Doe v. BrownGreer PLC et al, No. 2:2014cv01980 - Document 4 (E.D. La. 2014)

Court Description: ORDER AND REASONS. For the foregoing reasons, plaintiff's motion for leave to proceed under a fictitious name or, alternatively, to seal the entire record of this case is DENIED. Signed by Magistrate Judge Joseph C. Wilkinson, Jr on 9/5/14. (tbl)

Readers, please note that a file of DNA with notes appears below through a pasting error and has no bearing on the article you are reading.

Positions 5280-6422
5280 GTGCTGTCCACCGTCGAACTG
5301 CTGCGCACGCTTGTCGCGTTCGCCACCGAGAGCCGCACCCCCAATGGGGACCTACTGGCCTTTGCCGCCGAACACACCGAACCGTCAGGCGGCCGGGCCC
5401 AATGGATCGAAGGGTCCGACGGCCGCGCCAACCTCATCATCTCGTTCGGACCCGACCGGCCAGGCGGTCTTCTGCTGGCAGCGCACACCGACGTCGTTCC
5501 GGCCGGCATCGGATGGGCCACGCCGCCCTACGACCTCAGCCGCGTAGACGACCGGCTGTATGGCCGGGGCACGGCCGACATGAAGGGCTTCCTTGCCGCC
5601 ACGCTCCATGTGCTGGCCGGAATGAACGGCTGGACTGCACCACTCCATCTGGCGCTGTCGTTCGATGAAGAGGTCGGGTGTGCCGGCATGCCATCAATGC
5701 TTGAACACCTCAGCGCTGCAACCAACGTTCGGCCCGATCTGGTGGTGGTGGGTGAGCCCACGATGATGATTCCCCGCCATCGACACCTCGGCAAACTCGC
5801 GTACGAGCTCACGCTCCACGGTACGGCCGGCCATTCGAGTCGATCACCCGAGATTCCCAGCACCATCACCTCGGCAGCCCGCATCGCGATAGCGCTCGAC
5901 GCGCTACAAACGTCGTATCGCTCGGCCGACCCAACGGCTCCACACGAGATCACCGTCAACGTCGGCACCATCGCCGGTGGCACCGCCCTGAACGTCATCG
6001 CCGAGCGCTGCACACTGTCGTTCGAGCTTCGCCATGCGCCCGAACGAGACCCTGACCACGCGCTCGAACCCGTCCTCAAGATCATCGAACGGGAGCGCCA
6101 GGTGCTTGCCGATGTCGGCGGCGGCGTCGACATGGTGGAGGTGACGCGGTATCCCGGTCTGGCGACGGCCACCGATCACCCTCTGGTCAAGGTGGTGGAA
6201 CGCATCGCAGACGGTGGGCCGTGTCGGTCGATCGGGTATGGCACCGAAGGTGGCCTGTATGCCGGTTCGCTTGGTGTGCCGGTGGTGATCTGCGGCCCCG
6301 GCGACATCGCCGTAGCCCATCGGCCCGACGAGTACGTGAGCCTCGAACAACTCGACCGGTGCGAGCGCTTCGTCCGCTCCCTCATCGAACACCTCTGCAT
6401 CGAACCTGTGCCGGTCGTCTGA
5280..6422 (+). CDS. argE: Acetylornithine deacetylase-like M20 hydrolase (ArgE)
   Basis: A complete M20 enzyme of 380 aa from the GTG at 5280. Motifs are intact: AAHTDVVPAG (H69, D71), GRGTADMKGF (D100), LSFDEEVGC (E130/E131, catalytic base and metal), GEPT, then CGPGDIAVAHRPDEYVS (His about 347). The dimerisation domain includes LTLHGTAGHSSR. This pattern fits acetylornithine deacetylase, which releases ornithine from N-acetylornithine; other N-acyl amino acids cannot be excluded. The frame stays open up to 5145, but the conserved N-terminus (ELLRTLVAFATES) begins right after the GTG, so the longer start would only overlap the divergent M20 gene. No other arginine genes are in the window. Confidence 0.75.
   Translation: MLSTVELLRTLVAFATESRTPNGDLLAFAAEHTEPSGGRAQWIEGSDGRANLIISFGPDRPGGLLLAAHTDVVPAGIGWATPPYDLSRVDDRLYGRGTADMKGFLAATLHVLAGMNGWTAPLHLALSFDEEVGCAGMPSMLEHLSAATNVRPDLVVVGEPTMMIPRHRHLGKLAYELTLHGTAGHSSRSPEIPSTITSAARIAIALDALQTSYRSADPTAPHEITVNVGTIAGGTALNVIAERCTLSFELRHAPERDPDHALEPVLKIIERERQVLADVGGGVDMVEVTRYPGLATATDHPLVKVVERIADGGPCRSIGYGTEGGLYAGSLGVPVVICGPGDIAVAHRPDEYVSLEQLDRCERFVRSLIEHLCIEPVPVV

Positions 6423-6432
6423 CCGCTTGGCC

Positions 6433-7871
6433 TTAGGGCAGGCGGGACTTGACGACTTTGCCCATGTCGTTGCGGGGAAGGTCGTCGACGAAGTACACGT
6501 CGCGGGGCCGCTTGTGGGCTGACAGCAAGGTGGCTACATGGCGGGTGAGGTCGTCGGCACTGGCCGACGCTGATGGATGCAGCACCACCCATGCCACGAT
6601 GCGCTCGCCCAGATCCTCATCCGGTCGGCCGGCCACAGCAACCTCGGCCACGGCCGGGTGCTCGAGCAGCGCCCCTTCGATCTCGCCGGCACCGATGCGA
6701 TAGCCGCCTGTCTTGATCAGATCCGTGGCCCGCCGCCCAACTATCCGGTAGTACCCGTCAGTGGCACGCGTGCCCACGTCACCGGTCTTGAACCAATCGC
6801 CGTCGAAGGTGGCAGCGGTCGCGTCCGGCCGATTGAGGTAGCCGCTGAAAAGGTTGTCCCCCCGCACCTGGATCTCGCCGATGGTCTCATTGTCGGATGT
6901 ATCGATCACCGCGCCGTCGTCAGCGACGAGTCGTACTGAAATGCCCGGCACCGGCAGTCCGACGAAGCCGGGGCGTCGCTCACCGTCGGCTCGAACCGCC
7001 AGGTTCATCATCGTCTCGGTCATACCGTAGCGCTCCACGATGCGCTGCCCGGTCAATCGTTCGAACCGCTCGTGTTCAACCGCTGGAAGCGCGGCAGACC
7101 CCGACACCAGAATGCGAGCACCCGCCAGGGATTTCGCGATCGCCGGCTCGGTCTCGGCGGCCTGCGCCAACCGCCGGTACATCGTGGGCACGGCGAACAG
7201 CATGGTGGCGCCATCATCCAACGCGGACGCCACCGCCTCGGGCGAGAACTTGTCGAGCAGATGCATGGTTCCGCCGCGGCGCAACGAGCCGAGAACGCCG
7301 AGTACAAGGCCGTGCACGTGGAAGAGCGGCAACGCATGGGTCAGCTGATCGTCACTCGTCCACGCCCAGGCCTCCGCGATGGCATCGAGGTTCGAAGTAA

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Doe v. BrownGreer PLC et al Doc. 4 UNITED STATES DISTRICT COURT EASTERN DISTRICT OF LOUISIANA JOHN DOE CIVIL ACTION VERSUS NO. 14-1980 BROWNGREER PLC ET AL. SECTION “H” (2) ORDER AND REASONS Simultaneously with the filing of his employment discrimination complaint asserting claims under Title VII and the Americans with Disability Act, Record Doc. No. 1 at ¶¶ I, V, plaintiff submitted an “Exparte Motion for Leave to Use a Fictitious Name and for Protective Order.” Record Doc. No. 2. In this motion, he seeks to conceal his real name from disclosure in the court’s public record because he “is an HIV positive homosexual male with an understandable fear that if his health status is made public, it will negatively affect his life in multiple ways.” Id. at p. 1. The only specific concern expressed in plaintiff’s motion papers, however, is that he “believes . . . he will have difficulty finding new employment should his HIV status be made public.” Record Doc. No. 2-1 at p. 2. The relief requested is that plaintiff “be granted leave to proceed under a pseudonym, or alternatively that the entire matter be sealed.” Id. at p. 3. In support of his request, plaintiff quotes two sentences from a 35-year-old decision of the Fifth Circuit. I find that plaintiff has taken those two sentences out of the overall context of the Fifth Circuit’s reasoning and incongruously used the quotation to Dockets.Justia.com argue for exactly the opposite result reached by the Fifth Circuit in the cited case. In Southern Methodist Univ. Ass’n of Women Law Students v. Wynne & Jaffe, 599 F.2d 707 (5th Cir. 1979), the Fifth Circuit stated: Neither the Federal Rules of Civil Procedure nor Title VII itself make provision for anonymous plaintiffs. The rules require that “. . . the complaint of the title of the action shall include the names of all the parties,” Fed. R. Civ. P. 10(a), and the language of Title VII establishes no exception to the general principle that the identity of the parties to a lawsuit should not be concealed. Under certain special circumstances, however, courts have allowed plaintiffs to use fictitious names. (W)here the issues involved are matters of a sensitive and highly personal nature, such as birth control, abortion, homosexuality or the welfare rights of illegitimate children or abandoned families, the normal practice of disclosing the parties’ identities yields to a policy of protecting privacy in a very private matter. . . . [T]he cases affording plaintiffs anonymity all share several characteristics . . . . The plaintiffs in those actions . . . divulged personal information of the utmost intimacy; many also had to admit that they either had violated state laws or government regulations or wished to engage in prohibited conduct. . . . [P]laintiffs . . . allowed in other cases to proceed anonymously were challenging the constitutional, statutory or regulatory validity of government activity. While such suits involve no injury to the Government’s “reputation,” the mere filing of a civil action against other private parties may cause damage to their good names and reputation and may also result in economic harm. Defendant . . . stand[s] publicly accused of serious violations of federal law. Basic fairness dictates that those among the defendants’ accusers who wish to participate in this suit as individual party plaintiffs must do so under their real names. Plaintiffs argue that disclosure of [their] identities will leave them vulnerable to retaliation from their current employers [and] prospective future employers . . . . [Plaintiffs] face no greater threat of retaliation than the typical plaintiff alleging Title VII violations, including [others similarly situated] who, under their real names and not anonymously, have filed . . . discrimination suits . . . . 2 Because we find neither an express congressional grant of the right to proceed anonymously nor a compelling need to protect( ) privacy in a very private matter, we hold that these Title VII plaintiffs may not sue under fictitious names . . . . Id. at 712-13 (quotations, citations and footnotes omitted) (emphasis added). This court is a public forum. Its record is presumptively a public record, open to view by all, and requests to seal the court’s record are not lightly granted or considered. To determine whether to disclose or seal a judicial record, the Court must balance the public’s common law right of access against the interests favoring non-disclosure. Courts recognize a common law right to access judicial records and proceedings, but the right is not absolute. Public access serves to enhance the transparency and trustworthiness of the judicial process, to curb judicial abuses, and to allow the public to understand the judicial system better. It follows then that the district court’s discretion to seal the record of judicial proceedings is to be exercised charily. Although countervailing interests can outweigh the right of public access, the party seeking to overcome the presumption of access bears the burden to show that the interest in secrecy outweighs the presumption. The decision as to access is left to the discretion of the trial court, but any doubt must be construed in favor of disclosure. Liljeberg Enters. Int’l, LLC v. Vista Hosp. of Baton Rouge, Inc., No. 04-2780, 2005 WL 1309158, at *1 (E.D. La. May 19, 2005) (Vance, J.) (quotations omitted) (emphasis added) (citing Nixon v. Warner Commc’ns, Inc., 435 U.S. 589, 599 (1978); Grove Fresh Distribs., Inc. v. Everfresh Juice Co., 24 F.3d 893, 897 (7th Cir. 1994); Leucadia, Inc. v. Applied Extrusion Techs., Inc., 998 F.2d 157, 165 (3d Cir. 1993); Sec. & Exchg. Comm’n v. Van Waeyenberghe, 990 F.2d 845, 848-49 (5th Cir. 1993); Bahwell v. Stanley-Bostitch, Inc., No. 00-0541, 2002 WL 1298777, at *1 (E.D. La. June 10, 2002); 3 Marcus v. St. Tammany Parish Sch. Bd., No. 95-3140, 1997 WL 313418, at *5 (E.D. La. June 9, 1997)). Weighing these factors in the instant case militates against permitting this plaintiff to proceed anonymously. Although sexual preference is certainly a personal matter and homosexuality is one of the “matters of a sensitive . . . nature” identified in the abovecited Fifth Circuit opinion, public opinion about both homosexuality and HIV positive status has become more diverse and accepting during the 35 years since that decision. Certainly, only the seriously uninformed today act under the erroneous impression that HIV transmission might occur in ordinary workplace activity. See Stedmans Medical Dictionary, Westlaw at STEDMANS 10860 (27th ed. 2000) (HIV is transmitted only through the intimate exchange of cell-rich body fluids, not through ordinary contact). Other plaintiffs asserting claims in civil actions in which their sexual preference is an issue have done so publicly and in their real names. See, e.g., Robicheaux et al. v. Caldwell et al., C.A. Nos. 13-5090 c/w 14-97 c/w 14-27 (E.D. La., Section “F”). The plaintiff in the instant case is not challenging the validity of any governmental activity and will not have to admit violation of any laws or governmental regulations in pursuing these claims. He is not a child or incompetent person requiring extraordinary protection. Defendants – whose names have already been published in the court’s record – have been the subject of public accusations by plaintiff that may do damage to their 4 good names, reputation and economic standing. The legal bases for the Title VII and ADA claims asserted by plaintiff are subject to debate. As to Title VII claims, see Robicheaux v. Caldwell, Nos. 13-5090, 14-97, 14-327, 2014 WL 4347099, at *4 (E.D. La. Sept. 3, 2014) (Feldman, J.) (citing United States v. Windsor, 133 S. Ct. 2675 (2013); Romer v. Evans, 517 U.S. 620 (1996); Johnson v. Johnson, 385 F.3d 503 (5th Cir. 2004)) (“[N]either the Supreme Court nor the Fifth Circuit has ever before defined sexual orientation as a protected class, despite opportunities to do so.”); as to ADA claims, compare St. John v. NCI Bldg. Sys., Inc., 537 F. Supp. 2d 848, 861-62 (S.D. Tex.), aff’d, 299 F. App’x 308 (5th Cir. 2008) (HIV is not a per se disability under the ADA and an HIV positive plaintiff “must demonstrate that he suffers from an impairment that ‘substantially limited’ him in a ‘major life activity.’”), with Horgan v. Simmons, 704 F. Supp. 2d 814, 819 (N.D. Ill. 2010) (finding it “certainly plausible – particularly, under the amended ADA” of 2008 that HIV positive status may qualify as a substantial limitation of a major life activity, specifically, immune system function). The public interest in and level of debate over these kinds of topics appears high. Under these circumstances, I find that this plaintiff will “face no greater threat of retaliation than the typical plaintiff[s] alleging Title VII violations . . . under their real names and not anonymously,” S. Methodist Univ. Ass’n of Women Law Students, 599 F.2d at 713, and that plaintiff’s concerns about possible future harm are outweighed both 5 by the public’s interest in open judicial proceedings and, as the Fifth Circuit has noted, “[b]asic fairness,” which dictates that persons who make these kinds of accusations against named defendants “must do so under their real names.” Id. For the foregoing reasons, plaintiff’s motion for leave to proceed under a fictitious name or, alternatively, to seal the entire record of this case is DENIED. 5th New Orleans, Louisiana, this _________ day of September, 2014. JOSEPH C. WILKINSON, JR. UNITED STATES MAGISTRATE JUDGE 6